Time to Think by Monsignor Ferrarese

Many years ago, I caught a talk that my old Rector from the Seminary gave after he went to a Parish to be a Pastor. After speaking about several things, he learned in his new assignment that he startled everyone with the assertion that each day he enjoyed stopping work and going upstairs to sit and think.

“Think what?”, I thought. It seemed like a waste of time to me! Then, maybe, what he was alluding to was going to his room for a siesta!

Coming from a working-class background, I was told to be useful and, if I ever attempted to sit and ‘think’, my mother would have slapped me in the back of the head and told me to get busy! Even our garden had to be useful. I once announced to my parents that I was going to plant flowers in our garden. They both looked at me in horror. Finally, my mother broke the silence and said: “Don’t be stupid. You can’t eat flowers!” And so, I planted tomatoes and string beans!

So, when my old Rector said he went to his room to think, I heard him with my working-class ears and my working-class attitude.

But he was right.

We confuse thinking with wasting time. But, if we are honest, we probably think a lot, even obsess, when we should be keeping our attention on what we are doing. We could be driving or doing something in the garden or being at work, and yet our minds are churning away. Worry, getting even, plans, fears: our minds are constantly at it. But is it fruitful? We seem to do a lot of thinking when we should have our attention fixed on what we are doing or to whom we are listening.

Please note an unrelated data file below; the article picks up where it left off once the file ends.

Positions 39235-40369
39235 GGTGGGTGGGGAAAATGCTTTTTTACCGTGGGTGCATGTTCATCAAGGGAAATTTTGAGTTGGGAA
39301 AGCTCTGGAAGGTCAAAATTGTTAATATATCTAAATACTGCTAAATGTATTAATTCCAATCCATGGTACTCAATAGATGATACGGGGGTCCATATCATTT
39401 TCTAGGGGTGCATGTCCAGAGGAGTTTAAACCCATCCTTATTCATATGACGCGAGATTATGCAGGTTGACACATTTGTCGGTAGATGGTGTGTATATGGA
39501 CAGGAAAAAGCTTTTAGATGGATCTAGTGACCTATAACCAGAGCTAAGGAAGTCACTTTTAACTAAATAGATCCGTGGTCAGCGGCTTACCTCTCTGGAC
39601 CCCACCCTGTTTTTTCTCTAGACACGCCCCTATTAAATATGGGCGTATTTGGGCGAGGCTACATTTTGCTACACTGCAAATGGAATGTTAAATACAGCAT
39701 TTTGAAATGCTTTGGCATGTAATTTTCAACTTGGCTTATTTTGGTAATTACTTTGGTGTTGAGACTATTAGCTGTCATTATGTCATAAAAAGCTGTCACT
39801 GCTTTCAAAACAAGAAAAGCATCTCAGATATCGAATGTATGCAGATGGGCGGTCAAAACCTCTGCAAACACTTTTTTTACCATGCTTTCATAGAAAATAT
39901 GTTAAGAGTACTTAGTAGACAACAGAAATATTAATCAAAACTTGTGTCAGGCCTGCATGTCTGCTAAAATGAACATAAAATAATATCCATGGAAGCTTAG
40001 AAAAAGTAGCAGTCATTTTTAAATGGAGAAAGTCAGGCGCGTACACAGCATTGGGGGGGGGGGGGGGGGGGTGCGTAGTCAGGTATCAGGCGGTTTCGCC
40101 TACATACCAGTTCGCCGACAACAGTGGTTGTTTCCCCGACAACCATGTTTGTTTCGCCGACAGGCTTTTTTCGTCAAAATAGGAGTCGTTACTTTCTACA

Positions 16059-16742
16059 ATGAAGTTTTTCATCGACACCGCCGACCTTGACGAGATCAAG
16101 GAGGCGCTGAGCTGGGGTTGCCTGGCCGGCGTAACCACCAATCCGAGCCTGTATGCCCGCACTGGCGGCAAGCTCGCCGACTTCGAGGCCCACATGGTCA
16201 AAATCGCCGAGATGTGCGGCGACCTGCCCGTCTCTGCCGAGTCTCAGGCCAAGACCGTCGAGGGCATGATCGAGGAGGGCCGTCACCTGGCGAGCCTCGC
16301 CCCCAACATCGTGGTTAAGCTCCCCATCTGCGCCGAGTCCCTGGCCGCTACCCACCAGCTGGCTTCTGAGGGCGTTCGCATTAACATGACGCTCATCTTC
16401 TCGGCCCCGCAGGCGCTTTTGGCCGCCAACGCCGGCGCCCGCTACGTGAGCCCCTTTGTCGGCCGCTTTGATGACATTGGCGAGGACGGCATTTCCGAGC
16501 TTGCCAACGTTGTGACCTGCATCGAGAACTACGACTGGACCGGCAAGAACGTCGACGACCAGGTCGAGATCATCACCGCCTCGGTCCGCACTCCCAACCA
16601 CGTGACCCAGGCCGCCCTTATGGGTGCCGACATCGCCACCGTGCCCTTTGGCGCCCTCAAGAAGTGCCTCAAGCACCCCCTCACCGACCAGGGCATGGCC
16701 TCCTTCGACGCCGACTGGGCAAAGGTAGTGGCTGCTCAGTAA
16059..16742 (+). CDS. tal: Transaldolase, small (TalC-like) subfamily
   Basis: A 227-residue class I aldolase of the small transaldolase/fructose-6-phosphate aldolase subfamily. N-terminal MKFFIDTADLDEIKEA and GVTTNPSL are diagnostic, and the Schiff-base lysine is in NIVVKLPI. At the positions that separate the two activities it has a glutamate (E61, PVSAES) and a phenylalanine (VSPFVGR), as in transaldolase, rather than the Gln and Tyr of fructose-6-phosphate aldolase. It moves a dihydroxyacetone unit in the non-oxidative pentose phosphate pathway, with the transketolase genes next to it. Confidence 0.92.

The Rector that I spoke about dedicated real time to do some real thinking, sometimes with a pad and pencil and sometimes looking at the sunset as he drifted from thinking to praying.

The ability to think is one of the most important things about being human. We are rational beings. Our brains are the most complex realities known to man. Thinking, therefore, should be more than what we do accidentally from the corners of our consciousness.

Setting aside some time to think through our lives and what we love and value should be one of our top priorities. Arguably, one of the results of this lockdown in our dealing with the Pandemic is that we have more time to think. We must, however, distinguish this from brooding, which is not a healthy choice. Brooding is filled with fear and anger. One can be the play-thing of demons if we enter into that stage of consciousness!

The true companion of thinking is praying. In prayer, we open ourselves up to Divine Providence, so that our thinking moves in the direction of wisdom and some of the other gifts of the Holy Spirit. To me, it is amazing that, when I have a seemingly impossible problem and I ask for help from God and just wait in confident hope for God to assist me, things become clearer: I see what I have to do and what I have to avoid. I can’t fully explain it. It just happens! God wants to be so involved and, yet, we often close Him out and go our own way. He gets the blame, though, if things go wrong!

For this to work for our benefit, we need solitude and time. We need an open heart. Mix a little silence with these and we have a wonderful spiritual meal!

Even in secular literature, be it Plato or Thoreau, you get the oft repeated axiom, “An unexamined life is not worth living.” That is akin to what I am trying to say. If we go slowly and think in quality time, and if we include the Divine Observer, life becomes more livable and the future is not as frightening!

It is a gift to just take a comfortable moment and decide to think through a problem or an issue! That time is not wasted. Arguably, it is a great use of time since we may come upon an unexpected and attractive choice that would not be in our mind unless we spent that time.

Time is spent in thought is a good investment. So invest now!

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